RP3.3-02: Performance review of inspection techniques for unpiggable pipelines

Executive Summary
The inspection and monitoring of non-piggable pipelines is a prime technological gap in fuel network integrity management. Over the past decades, various non-destructive evaluation techniques have been developed and some of them have been marketed as new tools for inspecting unpiggable pipelines, including aboveground non-contact techniques such as tomography technology (MTM) and inline inspection techniques such as Explorer ILI robotic technology.

Research and industry experiences around use of inspection techniques for unpiggable pipes have been described in reports and papers scattered in the academic and industry literature, with various claims on the performance of these techniques. Currently the advantages, disadvantages, limitations and principles of these inspection techniques are often not well understood by the pipeline industry. This lack of knowledge would affect the correct selection and application of techniques for inspecting critical non-piggable pipelines.

This project provided a review on the current status and performance of these techniques by conducting an extensive review of the academic literature and an industry survey, and by comparing and analysing results from different sources. Major findings and conclusions from this study include:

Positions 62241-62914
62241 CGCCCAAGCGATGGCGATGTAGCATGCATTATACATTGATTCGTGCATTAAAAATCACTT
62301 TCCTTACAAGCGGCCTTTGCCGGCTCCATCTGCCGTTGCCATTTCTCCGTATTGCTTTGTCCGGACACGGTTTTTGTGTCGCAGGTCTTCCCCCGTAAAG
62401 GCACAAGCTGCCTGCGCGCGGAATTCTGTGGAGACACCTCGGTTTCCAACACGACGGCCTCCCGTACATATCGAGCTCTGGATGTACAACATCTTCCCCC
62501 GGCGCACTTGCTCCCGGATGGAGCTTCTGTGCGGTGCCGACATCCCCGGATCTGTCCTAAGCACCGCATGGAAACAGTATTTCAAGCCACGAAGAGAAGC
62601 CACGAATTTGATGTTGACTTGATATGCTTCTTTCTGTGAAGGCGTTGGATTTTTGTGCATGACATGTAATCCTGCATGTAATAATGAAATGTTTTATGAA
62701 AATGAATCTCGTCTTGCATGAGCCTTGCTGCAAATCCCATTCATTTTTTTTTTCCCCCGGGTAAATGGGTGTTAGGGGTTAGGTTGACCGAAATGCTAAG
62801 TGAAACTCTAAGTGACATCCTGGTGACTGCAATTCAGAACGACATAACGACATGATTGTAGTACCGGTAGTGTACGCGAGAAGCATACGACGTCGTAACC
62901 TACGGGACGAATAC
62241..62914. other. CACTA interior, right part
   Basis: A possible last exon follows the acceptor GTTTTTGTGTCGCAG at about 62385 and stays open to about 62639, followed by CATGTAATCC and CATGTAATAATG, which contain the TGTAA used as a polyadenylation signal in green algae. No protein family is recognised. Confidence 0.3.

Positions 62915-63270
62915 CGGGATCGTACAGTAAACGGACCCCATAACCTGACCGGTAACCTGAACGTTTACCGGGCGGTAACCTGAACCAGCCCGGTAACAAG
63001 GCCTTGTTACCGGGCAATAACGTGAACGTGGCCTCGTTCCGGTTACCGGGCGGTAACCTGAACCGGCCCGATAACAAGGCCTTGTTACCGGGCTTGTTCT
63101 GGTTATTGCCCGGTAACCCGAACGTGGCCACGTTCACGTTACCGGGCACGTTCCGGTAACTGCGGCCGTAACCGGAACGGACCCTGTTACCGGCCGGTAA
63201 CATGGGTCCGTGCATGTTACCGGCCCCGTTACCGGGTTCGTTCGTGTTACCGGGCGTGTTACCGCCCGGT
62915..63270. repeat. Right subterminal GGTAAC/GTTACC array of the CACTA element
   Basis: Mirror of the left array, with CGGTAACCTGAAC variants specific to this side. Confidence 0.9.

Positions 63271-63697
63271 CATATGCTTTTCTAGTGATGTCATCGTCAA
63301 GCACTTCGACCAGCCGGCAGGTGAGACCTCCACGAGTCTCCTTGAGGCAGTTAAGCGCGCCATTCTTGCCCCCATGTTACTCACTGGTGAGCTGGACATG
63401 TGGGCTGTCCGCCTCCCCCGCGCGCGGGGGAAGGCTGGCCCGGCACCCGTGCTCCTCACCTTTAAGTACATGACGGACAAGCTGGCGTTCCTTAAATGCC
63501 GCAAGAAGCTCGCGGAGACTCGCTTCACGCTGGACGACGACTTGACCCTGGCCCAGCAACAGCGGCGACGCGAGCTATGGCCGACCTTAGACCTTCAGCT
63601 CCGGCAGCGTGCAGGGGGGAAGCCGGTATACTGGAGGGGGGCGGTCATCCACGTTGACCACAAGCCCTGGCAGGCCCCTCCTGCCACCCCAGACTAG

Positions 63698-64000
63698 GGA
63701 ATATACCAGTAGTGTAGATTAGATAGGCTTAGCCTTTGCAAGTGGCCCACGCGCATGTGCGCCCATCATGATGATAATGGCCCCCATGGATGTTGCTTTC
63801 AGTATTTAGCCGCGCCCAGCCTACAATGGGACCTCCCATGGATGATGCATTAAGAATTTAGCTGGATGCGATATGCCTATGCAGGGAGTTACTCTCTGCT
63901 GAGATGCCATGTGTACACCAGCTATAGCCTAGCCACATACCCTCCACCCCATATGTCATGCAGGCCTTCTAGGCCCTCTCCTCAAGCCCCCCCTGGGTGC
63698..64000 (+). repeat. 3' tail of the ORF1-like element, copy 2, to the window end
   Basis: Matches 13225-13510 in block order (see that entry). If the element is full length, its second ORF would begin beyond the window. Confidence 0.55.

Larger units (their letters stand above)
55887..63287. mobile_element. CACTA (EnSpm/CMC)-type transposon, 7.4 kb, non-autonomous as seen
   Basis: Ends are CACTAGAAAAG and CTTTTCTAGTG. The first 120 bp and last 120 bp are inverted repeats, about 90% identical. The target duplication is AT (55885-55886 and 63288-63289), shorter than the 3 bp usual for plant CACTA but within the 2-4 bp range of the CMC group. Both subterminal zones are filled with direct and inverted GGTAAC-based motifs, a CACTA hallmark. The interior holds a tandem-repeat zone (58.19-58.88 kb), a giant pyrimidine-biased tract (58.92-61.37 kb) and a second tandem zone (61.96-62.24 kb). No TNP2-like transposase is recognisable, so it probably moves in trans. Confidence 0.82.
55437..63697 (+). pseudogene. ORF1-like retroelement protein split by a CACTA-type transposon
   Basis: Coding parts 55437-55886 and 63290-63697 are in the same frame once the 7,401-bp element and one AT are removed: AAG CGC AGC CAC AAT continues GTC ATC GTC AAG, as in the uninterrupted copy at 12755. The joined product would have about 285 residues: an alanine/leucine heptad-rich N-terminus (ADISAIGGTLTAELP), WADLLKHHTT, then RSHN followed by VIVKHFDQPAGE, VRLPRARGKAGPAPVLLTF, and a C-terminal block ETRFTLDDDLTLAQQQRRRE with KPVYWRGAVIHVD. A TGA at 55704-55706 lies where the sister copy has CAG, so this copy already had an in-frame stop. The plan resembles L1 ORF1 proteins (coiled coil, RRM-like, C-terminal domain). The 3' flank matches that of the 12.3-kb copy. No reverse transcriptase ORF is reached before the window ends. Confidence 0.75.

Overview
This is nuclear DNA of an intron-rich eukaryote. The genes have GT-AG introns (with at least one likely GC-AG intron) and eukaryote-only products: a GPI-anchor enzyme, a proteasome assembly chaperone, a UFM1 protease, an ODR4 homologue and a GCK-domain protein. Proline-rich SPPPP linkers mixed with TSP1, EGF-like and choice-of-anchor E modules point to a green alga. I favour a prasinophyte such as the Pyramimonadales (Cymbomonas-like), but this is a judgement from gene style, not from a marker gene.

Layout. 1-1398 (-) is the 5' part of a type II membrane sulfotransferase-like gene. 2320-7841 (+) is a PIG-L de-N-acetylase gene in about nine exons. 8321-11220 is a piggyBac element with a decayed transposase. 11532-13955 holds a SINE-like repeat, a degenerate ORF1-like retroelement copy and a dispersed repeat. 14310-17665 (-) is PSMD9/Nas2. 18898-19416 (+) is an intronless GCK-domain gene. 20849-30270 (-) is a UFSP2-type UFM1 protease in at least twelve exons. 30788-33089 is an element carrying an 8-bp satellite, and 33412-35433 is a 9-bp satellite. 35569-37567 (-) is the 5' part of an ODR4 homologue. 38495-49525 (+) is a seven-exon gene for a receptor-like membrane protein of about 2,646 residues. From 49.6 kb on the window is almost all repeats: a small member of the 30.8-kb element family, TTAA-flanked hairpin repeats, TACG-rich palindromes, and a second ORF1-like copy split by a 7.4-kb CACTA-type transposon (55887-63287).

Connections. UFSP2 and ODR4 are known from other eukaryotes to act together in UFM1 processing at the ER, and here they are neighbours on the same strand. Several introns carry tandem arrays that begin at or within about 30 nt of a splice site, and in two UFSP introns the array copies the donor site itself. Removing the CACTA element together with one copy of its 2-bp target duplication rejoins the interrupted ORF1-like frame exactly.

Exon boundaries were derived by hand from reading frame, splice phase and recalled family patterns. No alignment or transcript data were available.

• Up to the present time, there is no single tool or technology that could meet all requirements for reliably inspecting unpiggable pipelines. Direct assessment, including external corrosion direct assessment (ECDA) and internal corrosion direct assessment (ICDA) are still the most realistic approach to assessing the condition of unpiggable pipelines. The accuracy and reliability of ECDA and ICDA could be increased through the implementation and the combined use of some new inspection tools, corrosion monitoring probes, and data analytics techniques.
  • Various non-destructive unpiggable pipeline evaluation technologies, in particular innovative ‘pigging-like’ devices and aboveground inspection tools, have been developed over the past decades. Based on industry survey and literature review several tools such as pigging-like ILI tools based on magnetic flux leakage (MFL) and spectrum XLI platform aboveground tool are highly recommended to be considered to be added to ECDA and ICDA toolboxes for assessing unpiggable pipelines conditions.

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Commencement / End Date February 2020 to August 2020
Outcomes / Impact

This research provided the pipeline industry with independent evidence and knowledge to support selection and application of inspection tools for non-piggable pipelines and also  with more accurate identification of pipeline sections that require digging-up inspection. The work also identified the needs of the future fuels industry in network lifecycle management.


Partners Deakin University, APA, CCE, AusNet Services, Rosen, SEA Gas, WorleyParsons.
Research Contact

Douglas Proud

Research & Utilisation Program Coordinator